Typical Home and Condo policies do not cover flood damage. If the property is located in a flood zone you'll likely be required by the lender to purchase flood coverage separately. There are a few companies outside FEMA who provide this coverage. If you can't find a local agent to help, I'm licensed in 45 states and have current clients in Texas and would be happy to help or help point you in the right direction.

Any agent should be able to provide you with Evidence of Insurance upon request - it shouldn't matter if it's with the same carrier as the HOA. Some carriers that cover the HOA won't write personal policies.

Successful investing,


The HOA Master Policy will typically rebuild the structure and nothing else in your unit. Read the CCRs to see what the HOA is required to cover. I've seen some CCRs that state to the studs only and you are responsible for the drywall. I've seen others that include drywall and some oddities like kitchen cabinets.

What a decent HO6 policy will likely cover:

  • When the place gets destroyed, it will pay for a complete repair of the unit including flooring, cabinets, closets, bathrooms, kitchen including appliances and garbage disposal, painting, lighting, window treatments, laundry hook-ups, wired smoke detectors, door bell, etc, and all of it with the necessary permits!
  • The lost rent every month until you can have it rented again.
  • Liability to protect you when you get sued for things that your tenant did like letting the bath overflow and damage other units. You think they are just going to sue the tenant? Nope, they are going to sue you claiming the overflow valve was not of proper size or not working correctly or plugged. The insurance carrier will pay an attorney to fight this for you and pay for your liability, if any.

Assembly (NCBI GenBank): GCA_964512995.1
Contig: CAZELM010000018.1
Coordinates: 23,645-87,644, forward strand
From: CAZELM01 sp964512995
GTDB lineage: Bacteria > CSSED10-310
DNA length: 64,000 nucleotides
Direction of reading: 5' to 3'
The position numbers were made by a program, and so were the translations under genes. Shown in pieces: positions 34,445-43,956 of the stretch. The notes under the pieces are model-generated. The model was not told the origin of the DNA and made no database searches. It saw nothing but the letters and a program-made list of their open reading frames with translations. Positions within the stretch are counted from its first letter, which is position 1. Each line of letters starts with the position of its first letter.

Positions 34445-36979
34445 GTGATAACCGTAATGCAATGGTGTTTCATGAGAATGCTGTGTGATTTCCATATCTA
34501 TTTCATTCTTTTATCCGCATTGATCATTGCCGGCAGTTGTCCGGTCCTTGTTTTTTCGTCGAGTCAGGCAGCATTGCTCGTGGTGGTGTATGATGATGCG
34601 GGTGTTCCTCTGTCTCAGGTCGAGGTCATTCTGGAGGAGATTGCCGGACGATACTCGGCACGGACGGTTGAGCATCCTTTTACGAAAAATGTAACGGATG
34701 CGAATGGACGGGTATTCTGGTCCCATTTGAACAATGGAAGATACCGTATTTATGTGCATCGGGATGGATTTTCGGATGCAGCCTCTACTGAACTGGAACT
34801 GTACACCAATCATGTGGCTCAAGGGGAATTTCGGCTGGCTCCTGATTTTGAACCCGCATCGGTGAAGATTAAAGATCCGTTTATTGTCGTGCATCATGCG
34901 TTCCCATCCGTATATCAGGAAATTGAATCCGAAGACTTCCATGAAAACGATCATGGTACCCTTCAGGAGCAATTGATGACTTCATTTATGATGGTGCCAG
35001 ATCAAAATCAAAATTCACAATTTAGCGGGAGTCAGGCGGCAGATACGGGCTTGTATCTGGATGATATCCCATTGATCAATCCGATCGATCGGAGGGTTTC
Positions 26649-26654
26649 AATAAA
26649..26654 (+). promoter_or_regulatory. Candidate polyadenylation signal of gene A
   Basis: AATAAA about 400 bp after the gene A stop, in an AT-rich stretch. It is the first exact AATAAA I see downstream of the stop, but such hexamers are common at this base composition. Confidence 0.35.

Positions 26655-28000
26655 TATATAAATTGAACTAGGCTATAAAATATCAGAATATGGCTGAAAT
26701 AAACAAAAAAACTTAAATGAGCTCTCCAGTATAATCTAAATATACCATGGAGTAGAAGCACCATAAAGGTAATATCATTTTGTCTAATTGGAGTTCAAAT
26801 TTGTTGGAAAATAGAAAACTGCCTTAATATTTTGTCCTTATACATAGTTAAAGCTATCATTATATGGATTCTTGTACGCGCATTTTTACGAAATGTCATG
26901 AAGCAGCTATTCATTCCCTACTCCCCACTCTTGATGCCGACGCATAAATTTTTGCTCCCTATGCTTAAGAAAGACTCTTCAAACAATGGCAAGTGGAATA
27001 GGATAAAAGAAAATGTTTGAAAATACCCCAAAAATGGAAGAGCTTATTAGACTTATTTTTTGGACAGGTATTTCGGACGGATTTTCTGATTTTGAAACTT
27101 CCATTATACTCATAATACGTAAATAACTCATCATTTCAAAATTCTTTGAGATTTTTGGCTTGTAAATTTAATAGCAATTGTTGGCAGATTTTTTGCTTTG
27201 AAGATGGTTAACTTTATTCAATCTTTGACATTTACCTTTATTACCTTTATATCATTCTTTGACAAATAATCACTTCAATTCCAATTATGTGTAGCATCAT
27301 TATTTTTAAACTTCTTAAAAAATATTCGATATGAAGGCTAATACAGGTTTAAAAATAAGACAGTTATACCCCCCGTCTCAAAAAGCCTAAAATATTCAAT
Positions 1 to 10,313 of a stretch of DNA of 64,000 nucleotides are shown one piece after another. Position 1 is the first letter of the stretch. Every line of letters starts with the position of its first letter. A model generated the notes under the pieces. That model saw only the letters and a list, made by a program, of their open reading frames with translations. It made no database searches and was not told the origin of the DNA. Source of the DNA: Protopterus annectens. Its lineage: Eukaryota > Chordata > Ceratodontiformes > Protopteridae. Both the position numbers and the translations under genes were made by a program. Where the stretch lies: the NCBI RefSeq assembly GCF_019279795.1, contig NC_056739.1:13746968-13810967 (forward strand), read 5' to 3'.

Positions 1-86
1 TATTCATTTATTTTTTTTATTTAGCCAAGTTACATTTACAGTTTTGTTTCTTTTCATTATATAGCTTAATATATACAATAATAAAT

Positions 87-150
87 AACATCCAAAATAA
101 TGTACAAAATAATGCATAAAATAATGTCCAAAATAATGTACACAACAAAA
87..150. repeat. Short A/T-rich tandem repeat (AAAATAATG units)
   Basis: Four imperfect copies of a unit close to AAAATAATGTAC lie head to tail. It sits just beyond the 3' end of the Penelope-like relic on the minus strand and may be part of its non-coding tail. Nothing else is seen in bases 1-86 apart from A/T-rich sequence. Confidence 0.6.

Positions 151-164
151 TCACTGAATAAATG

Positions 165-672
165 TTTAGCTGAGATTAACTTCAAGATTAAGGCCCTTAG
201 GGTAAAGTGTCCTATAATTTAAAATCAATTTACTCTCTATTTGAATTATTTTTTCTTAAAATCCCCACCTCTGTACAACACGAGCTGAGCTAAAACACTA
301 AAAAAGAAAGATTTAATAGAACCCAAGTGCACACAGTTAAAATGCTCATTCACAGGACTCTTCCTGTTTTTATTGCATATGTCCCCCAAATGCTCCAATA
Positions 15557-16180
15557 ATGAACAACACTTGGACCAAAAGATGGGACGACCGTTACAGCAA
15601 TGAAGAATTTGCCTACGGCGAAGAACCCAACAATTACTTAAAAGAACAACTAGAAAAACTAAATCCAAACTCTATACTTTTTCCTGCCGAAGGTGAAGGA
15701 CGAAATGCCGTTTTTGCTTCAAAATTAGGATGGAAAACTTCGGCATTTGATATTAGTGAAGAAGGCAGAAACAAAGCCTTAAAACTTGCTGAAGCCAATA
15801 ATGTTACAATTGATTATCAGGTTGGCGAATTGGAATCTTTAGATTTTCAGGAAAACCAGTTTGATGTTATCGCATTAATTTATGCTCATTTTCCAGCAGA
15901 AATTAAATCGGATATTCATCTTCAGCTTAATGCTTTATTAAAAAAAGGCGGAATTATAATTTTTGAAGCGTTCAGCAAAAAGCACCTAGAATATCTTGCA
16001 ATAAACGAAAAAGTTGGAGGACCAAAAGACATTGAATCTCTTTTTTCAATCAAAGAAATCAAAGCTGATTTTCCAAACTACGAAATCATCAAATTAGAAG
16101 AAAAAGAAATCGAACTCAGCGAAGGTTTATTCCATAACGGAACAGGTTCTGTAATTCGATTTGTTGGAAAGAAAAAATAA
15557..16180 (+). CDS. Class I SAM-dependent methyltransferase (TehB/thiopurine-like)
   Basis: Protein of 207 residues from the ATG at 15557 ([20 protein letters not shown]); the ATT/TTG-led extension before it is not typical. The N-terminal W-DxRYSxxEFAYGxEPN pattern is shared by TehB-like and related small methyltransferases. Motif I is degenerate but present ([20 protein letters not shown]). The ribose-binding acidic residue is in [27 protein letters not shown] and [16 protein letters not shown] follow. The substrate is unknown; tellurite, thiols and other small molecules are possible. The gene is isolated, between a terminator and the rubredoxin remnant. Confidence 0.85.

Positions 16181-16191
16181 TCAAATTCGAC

You get all of the above for around $15-$25 a month.

The flood insurance will typically have to be purchased by the HOA. From what I've seen, a lot of CCRs state that if a single mortgage holder requires flood insurance, the HOA is usually responsible to purchase it for the building.

Once you're in escrow, you'll get a copy of the CC&Rs - read the clauses related to insurance and what you as the unit owner are responsible for.  The vast majority, as others have said, insure the structure, or common walls, or some just the exterior wall's studs and you're responsible for the interior.  SOME (and as an insurance broker, I've seen very few of these), cover EVERYTHING, including the interior and betterments - however, there is a catch.  They insure / cover that to how it was ORIGINALLY built - meaning if it was built with carpet flooring and linoleum countertops... you're not going to get hardwood floors and quartz countertop back.   Still though, the vast majority will say that you're responsible for the interior.  The CC&Rs will dictate the rules here.

Condo coverage though, is typically really cheap - though in CA, it's become VERY limited as to who will write a tenant occupied condo as new business.

If your HOA does happen to cover everything as far as the property is concerned, you would still want to get a liability policy to cover your exposure as the owner. You could sometimes have your primary homeowner's policy extend liability, but typically getting a standalone liability policy is the ticket.